The Trojans stood side by side, arm in arm, at the end of a week of sorrow and disbelief. Four days had passed since a helicopter crash claimed the life of Kobe Bryant, his daughter, Gianna, and seven others, and all around the city, hoops was starting anew.
But as the Trojans stood on a court bathed in purple and gold light, wearing black shirts bearing the No. 24 and the surname of the man so many of them grew up idolizing, the emotional weight of the week past was still present. They stood silent for 24.8 seconds, feeling every ounce of it, before the buzzer sounded, imploring them to move forward.
They tried. But for the game’s first 32 minutes, it seemed USC (17-4, 6-2) was paralyzed, in serious danger of losing a game at home to Utah that they couldn’t afford to lose. They missed open shots. They looked sluggish. At one point, they trailed by double digits.
Still, USC mustered the strength down the stretch, managing a narrow 56-52 win that it should hope to never revisit. It won despite shooting just 37% and dishing out fewer assists (nine) than turnovers (11). It won despite losing the rebounding battle and scoring just four second-chance points to Utah’s 12.
It won despite the emotionally draining week that came before.As the Trojans mounted another second-half comeback, they did so with Bryant on their minds.
“We were playing for Kobe,” guard Elijah Weaver said. “We were not losing at home.”
So, after stumbling through the first half and part of the second, USC started chipping away, as it had so many other times this season. The Trojans had already closed big deficits against Louisiana State, Texas Christian, Stanford, and Oregon, with only the latter game actually ending in defeat. That experience would come in handy on Thursday.
“We’ve been there before,” forward Nick Rakocevic said. “These little leads, they don’t faze us.
It was Rakocevic who’d kept USC afloat, even as its offense continued to sink at the game’s start. The senior had struggled in recent weeks, scoring 10 or fewer in each of his past four, but against Utah, he was the Trojans’ steadying hand. Rakocevic scored 16 points and added 15 rebounds, good for his sixth double-double of the season.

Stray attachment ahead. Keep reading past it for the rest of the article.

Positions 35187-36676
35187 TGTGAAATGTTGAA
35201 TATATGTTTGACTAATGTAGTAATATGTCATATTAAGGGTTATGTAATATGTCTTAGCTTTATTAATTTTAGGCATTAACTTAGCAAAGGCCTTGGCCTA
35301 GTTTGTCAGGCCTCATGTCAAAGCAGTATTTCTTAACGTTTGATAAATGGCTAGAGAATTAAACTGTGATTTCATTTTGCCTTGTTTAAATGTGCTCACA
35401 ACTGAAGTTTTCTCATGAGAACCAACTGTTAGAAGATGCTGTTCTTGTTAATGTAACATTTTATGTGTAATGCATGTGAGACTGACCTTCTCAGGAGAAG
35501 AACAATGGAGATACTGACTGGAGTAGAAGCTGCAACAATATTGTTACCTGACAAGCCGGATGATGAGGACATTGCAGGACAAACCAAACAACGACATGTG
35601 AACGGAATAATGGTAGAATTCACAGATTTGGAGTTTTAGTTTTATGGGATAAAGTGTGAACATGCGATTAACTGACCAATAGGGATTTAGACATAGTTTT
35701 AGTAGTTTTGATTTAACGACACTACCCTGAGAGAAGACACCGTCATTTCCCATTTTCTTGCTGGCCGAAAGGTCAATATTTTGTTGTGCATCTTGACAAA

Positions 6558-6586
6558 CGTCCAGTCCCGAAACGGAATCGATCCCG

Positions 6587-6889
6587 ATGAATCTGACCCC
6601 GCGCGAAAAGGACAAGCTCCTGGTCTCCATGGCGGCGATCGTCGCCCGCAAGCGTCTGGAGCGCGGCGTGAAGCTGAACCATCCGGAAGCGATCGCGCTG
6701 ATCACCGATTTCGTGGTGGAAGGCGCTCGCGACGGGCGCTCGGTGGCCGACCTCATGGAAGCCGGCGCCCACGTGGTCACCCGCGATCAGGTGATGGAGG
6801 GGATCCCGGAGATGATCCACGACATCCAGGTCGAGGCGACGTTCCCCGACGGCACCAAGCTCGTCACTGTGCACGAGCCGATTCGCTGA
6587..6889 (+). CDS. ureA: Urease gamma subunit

It was Weaver, though, who first keyed the comeback run, hitting a top-of-the-key three-pointer with just over 12 minutes remaining. It was one of just four long-range shots USC hit all game.
But this particular three-pointer jump-started a 12-2 run, as the Trojans defense continued to suffocate a struggling Utah offense. Down low, Rakocevic, Isaiah Mobley and Onyeka Okongwu, who added 11 points and 11 rebounds, locked down as USC blocked eight shots and Utah hit fewer than 29% of its attempts inside the arc after halftime.
“When you can’t score yourself, you better defend,” USC coach Andy Enfield said. “We’ve done that.”
That defense may not be enough against some of the Pac-12’s better offenses, including Colorado, which comes to Galen Center on Saturday. But as USC clung to a narrow lead on the heels of its comeback, the impressive defense was enough to hold in the final minute on Thursday.
With less than 10 seconds remaining, Okongwu found himself matched with Timmy Allen, Utah’s leading scorer. Allen, a sophomore, tried to drive past but Okongwu shuffled along, shadowing him closely.
As he lifted for a tying lay-in, Okongwu didn’t so much as block Allen’s shot, as he did swallow it whole.
Allen was fouled soon after. With the game on the line, he made both free throws, icing the Utes (12-8, 3-5) for good.
It was a gutsy comeback, after a difficult start, on a night when only sheer will could move them forward.
“It’s been a really hard week,” Enfield said. “So it is nice to win a game in which we do honor [Bryant].”